Could Ground-Based Lasers De-Orbit Space Junk?

An interesting paper was recently published proposing to use ground-based high-intensity pulsed lasers to bring down small objects in low Earth orbit.

Among the approaches to the proposed mitigation and remediation of the space debris problem is the de-orbiting of objects in low Earth orbit through irradiation by ground-based high-intensity pulsed lasers. Laser ablation of a thin surface layer causes target recoil, resulting in the depletion of orbital angular momentum and accelerated atmospheric re-entry. However, both the magnitude and direction of the recoil are shape dependent, a feature of the laser-based remediation concept that has received little attention. Since the development of a predictive capability is desirable, we have investigated the dynamical response to ablation of objects comprising a variety of shapes. We derive and demonstrate a simple analytical technique for calculating the ablation-driven transfer of linear momentum, emphasizing cases for which the recoil is not exclusively parallel to the incident beam. For the purposes of comparison and contrast, we examine one case of momentum transfer in the low-intensity regime, where photon pressure is the dominant momentum transfer mechanism, showing that shape and orientation effects influence the target response in a similar, but not identical, manner. We address the related problem of target spin and, by way of a few simple examples, show how ablation can alter the spin state of a target, which often has a pronounced effect on the recoil dynamics.

(Bringing down space junk [pdf])
Geometry used to estimate the velocity change required to obtain a pre- determined perigee via the initial stage of a Hohmann transfer (scales exaggerated for clarity). Starting from a counter-clockwise circular orbit (solid curve) with radius r, an impulse opposite the velocity vector, resulting in a velocity change v, is applied at the transfer point. The perturbed orbit (elliptical until capture; dashed curve) is characterized by its semi-major axis a and perigee rp, where rp is suciently low for re-entry to occur.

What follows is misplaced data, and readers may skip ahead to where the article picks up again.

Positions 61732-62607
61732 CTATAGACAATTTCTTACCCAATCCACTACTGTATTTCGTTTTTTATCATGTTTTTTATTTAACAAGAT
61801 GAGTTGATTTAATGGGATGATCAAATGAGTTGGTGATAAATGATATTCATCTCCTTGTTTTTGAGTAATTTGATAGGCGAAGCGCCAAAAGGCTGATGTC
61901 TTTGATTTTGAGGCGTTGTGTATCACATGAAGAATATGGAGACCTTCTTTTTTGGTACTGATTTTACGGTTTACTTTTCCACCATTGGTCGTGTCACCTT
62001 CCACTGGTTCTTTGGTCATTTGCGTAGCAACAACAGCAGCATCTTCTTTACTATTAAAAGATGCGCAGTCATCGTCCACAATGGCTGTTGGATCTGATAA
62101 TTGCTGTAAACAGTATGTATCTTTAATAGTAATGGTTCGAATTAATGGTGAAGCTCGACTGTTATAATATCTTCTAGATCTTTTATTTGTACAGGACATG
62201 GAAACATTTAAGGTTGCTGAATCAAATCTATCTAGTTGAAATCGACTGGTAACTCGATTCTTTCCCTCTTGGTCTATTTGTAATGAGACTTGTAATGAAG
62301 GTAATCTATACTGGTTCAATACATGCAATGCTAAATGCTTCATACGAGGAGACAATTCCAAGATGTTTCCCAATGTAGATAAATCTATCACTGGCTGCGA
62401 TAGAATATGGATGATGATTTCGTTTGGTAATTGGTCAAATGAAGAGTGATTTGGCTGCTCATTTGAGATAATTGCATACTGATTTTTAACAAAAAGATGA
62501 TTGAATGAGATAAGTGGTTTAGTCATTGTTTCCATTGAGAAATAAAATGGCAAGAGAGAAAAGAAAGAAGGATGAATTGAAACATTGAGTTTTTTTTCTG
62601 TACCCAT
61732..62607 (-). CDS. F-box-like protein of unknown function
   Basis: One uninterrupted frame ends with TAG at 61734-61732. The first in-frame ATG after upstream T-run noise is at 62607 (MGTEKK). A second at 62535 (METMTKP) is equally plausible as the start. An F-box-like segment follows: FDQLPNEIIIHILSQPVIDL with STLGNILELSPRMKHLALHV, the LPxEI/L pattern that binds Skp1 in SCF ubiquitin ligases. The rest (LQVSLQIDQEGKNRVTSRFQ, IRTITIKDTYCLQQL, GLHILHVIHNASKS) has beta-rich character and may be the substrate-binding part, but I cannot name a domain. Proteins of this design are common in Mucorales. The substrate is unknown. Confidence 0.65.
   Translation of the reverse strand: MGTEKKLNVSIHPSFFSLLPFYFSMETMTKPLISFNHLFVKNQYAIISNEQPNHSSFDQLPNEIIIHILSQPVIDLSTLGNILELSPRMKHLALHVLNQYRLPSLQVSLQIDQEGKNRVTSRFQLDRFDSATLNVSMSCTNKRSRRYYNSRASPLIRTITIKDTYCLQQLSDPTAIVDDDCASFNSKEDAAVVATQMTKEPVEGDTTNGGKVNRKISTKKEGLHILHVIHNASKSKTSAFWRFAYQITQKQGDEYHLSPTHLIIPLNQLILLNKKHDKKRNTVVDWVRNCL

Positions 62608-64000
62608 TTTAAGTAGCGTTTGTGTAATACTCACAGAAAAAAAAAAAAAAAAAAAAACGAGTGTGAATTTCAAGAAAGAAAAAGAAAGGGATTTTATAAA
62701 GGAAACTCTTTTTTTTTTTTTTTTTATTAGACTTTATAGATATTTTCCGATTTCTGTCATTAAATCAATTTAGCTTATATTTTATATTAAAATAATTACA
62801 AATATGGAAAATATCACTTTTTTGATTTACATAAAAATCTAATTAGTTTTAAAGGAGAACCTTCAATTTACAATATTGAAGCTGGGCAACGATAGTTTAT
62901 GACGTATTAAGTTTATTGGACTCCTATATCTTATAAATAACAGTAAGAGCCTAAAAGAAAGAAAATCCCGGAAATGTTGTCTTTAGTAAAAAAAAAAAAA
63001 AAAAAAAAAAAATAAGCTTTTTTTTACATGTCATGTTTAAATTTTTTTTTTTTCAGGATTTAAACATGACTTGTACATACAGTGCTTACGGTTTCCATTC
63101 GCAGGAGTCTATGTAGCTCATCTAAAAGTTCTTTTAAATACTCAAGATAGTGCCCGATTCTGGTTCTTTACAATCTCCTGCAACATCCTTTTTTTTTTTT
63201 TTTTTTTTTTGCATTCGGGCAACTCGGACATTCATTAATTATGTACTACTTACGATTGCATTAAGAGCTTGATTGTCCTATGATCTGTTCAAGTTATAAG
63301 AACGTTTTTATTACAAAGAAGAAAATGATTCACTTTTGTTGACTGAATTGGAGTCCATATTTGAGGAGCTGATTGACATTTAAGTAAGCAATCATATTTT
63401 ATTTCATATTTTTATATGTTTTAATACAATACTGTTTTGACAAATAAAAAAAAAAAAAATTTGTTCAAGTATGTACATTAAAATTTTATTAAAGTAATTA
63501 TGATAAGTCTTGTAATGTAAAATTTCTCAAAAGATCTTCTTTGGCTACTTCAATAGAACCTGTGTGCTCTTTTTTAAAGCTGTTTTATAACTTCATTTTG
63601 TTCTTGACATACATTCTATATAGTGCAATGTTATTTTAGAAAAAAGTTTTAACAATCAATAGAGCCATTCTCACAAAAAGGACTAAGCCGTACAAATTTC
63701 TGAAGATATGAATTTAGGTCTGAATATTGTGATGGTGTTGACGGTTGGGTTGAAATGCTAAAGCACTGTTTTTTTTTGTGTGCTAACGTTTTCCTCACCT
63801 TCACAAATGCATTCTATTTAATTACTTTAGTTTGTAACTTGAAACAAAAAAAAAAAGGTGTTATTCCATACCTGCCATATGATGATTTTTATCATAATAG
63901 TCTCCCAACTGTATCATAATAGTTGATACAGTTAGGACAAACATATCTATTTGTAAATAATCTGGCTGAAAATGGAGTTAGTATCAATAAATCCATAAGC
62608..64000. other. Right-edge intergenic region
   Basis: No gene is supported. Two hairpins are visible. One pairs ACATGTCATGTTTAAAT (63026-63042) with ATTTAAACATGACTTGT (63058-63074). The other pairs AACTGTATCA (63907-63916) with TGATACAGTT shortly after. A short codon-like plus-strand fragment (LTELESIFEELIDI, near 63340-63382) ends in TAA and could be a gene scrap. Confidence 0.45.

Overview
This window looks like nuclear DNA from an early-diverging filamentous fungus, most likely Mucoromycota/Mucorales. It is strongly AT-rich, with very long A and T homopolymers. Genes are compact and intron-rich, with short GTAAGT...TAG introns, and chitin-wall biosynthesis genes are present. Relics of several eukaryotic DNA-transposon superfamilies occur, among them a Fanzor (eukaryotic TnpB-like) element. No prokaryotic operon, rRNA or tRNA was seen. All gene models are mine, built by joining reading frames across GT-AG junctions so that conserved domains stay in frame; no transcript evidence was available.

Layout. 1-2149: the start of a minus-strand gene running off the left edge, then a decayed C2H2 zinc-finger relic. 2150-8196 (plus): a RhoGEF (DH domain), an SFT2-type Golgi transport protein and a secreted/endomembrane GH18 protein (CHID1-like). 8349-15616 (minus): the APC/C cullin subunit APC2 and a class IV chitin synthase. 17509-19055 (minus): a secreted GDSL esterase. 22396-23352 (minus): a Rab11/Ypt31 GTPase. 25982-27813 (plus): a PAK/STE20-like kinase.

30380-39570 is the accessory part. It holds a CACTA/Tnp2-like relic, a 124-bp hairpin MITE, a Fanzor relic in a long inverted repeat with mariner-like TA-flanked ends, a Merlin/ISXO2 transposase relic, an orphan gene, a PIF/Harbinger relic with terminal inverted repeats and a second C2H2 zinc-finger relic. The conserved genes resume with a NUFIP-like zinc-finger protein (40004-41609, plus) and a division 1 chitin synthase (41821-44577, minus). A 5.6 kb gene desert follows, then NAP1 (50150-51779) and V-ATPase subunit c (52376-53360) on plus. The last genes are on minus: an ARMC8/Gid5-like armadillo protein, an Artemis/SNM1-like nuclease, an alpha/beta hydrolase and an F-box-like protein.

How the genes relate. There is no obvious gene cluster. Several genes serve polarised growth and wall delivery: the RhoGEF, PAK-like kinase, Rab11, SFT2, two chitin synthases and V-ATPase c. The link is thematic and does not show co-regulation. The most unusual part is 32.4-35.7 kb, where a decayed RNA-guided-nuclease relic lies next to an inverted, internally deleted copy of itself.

SF great Arthur C. Clarke had a similar idea, but he wanted to use lasers to blast them from orbit with appropriately equipped ships.

In his 1978 novel The Fountains of Paradise, Arthur C. Clarke uses Operation Cleanup to make sure that low earth orbit is clear of debris for the newly constructed space elevator.

Fortunately, the old orbital forts were superbly equipped for this task. Their radars - designed to locate oncoming missles at extreme ranges with no advance warning - could easily pinpoint the debris of the early Space Age. Then their lasers vaporized the smaller satellites, while the larger ones were nudged into higher and harmless orbits.

From Pulsed Laser Interactions with Space Debris: Target Shape E ects.

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